You can get free-hanging terminal blocks for FFC, but a quick check on Digikey revealed that these are only available for 1mm and larger pitches, which I imagine to be about the lower bound on the pitch of crimp housings for real wires. You might inquire with Tyco or Hirose about smaller pitches. If you can find these in 0.5mm pitch, this is the way to go for sure!
If you can't find a free-hanging terminal block, the best way to do this dependably, repeatably, and professionally is to build a breakout PCB. It doesn't need to be anything more than a connector and a couple of headers, but that will add some time and cost to your project. If you go to all that work, you might as well move the rest of your breadboard circuit to the PCB!
Connectors for FFC are almost always locking, so you should be able to buy a connector, put it on a protoboard/breakout board, and then solder to the connector pins. The pins will be small, but should be made of more durable stuff (Like solid brass or nickel, and likely gold plated) than the FFC.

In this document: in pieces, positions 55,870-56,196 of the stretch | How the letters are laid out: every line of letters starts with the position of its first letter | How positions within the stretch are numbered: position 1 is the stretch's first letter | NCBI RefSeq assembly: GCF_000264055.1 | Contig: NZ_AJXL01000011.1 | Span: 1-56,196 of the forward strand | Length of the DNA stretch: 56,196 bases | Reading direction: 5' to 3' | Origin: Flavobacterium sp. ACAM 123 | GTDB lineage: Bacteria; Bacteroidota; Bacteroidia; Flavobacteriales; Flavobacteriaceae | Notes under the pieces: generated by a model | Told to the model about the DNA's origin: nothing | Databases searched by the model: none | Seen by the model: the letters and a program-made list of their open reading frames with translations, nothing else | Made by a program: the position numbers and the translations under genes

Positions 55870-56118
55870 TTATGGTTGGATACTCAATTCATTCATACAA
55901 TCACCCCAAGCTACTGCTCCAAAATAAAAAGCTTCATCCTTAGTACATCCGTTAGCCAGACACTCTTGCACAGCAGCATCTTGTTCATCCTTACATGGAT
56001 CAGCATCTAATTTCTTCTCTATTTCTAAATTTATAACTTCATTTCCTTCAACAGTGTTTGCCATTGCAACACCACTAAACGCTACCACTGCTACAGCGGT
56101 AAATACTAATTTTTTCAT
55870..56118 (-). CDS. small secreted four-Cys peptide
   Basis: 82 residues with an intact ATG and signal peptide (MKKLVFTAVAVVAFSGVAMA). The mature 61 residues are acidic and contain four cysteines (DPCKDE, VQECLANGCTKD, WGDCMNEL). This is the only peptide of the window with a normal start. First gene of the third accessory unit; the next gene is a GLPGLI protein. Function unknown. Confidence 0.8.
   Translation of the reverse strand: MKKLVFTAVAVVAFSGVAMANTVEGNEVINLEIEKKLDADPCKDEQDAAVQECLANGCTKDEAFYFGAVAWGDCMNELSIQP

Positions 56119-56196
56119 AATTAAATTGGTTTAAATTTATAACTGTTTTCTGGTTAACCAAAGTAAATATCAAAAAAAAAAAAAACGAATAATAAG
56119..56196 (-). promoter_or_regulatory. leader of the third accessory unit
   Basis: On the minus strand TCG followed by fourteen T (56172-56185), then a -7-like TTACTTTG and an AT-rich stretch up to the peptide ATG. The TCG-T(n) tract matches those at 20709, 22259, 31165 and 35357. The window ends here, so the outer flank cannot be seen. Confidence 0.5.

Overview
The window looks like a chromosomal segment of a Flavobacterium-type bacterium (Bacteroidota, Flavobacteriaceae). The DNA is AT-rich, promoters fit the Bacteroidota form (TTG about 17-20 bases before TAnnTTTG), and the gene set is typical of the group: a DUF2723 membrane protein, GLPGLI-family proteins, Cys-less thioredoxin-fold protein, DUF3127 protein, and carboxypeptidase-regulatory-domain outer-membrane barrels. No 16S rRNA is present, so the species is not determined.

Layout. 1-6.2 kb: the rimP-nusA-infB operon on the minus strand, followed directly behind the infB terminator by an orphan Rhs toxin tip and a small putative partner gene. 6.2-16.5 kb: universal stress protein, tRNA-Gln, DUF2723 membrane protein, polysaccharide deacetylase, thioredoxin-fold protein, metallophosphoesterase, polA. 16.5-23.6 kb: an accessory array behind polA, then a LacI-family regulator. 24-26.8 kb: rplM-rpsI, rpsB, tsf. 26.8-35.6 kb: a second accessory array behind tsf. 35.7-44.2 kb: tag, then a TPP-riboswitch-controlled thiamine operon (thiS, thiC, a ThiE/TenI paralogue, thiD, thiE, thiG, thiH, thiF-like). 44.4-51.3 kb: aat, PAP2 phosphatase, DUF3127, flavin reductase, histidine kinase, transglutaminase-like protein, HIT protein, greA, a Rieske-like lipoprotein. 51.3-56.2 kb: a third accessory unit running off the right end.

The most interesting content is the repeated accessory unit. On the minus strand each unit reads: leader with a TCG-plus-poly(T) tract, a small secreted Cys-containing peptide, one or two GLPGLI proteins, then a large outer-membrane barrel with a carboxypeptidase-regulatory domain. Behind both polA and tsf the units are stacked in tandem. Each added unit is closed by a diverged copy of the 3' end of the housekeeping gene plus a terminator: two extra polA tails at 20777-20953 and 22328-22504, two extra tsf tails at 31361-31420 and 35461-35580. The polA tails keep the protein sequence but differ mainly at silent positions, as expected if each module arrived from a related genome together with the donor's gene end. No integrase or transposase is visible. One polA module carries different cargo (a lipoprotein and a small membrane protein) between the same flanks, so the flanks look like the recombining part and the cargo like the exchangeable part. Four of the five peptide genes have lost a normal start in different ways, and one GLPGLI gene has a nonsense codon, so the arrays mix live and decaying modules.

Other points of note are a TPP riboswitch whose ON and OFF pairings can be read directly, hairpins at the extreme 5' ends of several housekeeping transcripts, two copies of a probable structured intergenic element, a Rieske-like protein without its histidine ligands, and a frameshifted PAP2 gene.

I've soldered to these (Mounted on a circuit board, but otherwise similar) before, and I'll warn you that you want to do it with a cable clamped into the connector for heatsinking and stabilization. Otherwise, when you heat the pins and the plastic softens, the slightest twitch will push the hot pin through the soft plastic, and you'll get solder bridges and mangled plastic all over the place. I moved misbehaving pins back into place with tweezers and superglued everything after I was done, but, it might be helpful to let some glue harden in the bottom of the housing before you start. I couldn't get at the bottom of mine because it was already on the PCB.
Finally, you can get crimp/solder terminals for free-hanging terminal blocks individually. They look like this:
While you may have found it impossible to solder wires to the FFC, it's possible that a sturdier crimp terminal with a flat end will be easier to solder. Just make sure you crimp the wire in place first or heat sink your soldering job on the FFC when attaching the wire to make sure you don't mess that up after you get it working.
Whatever you end up doing, don't forget to the strain relief!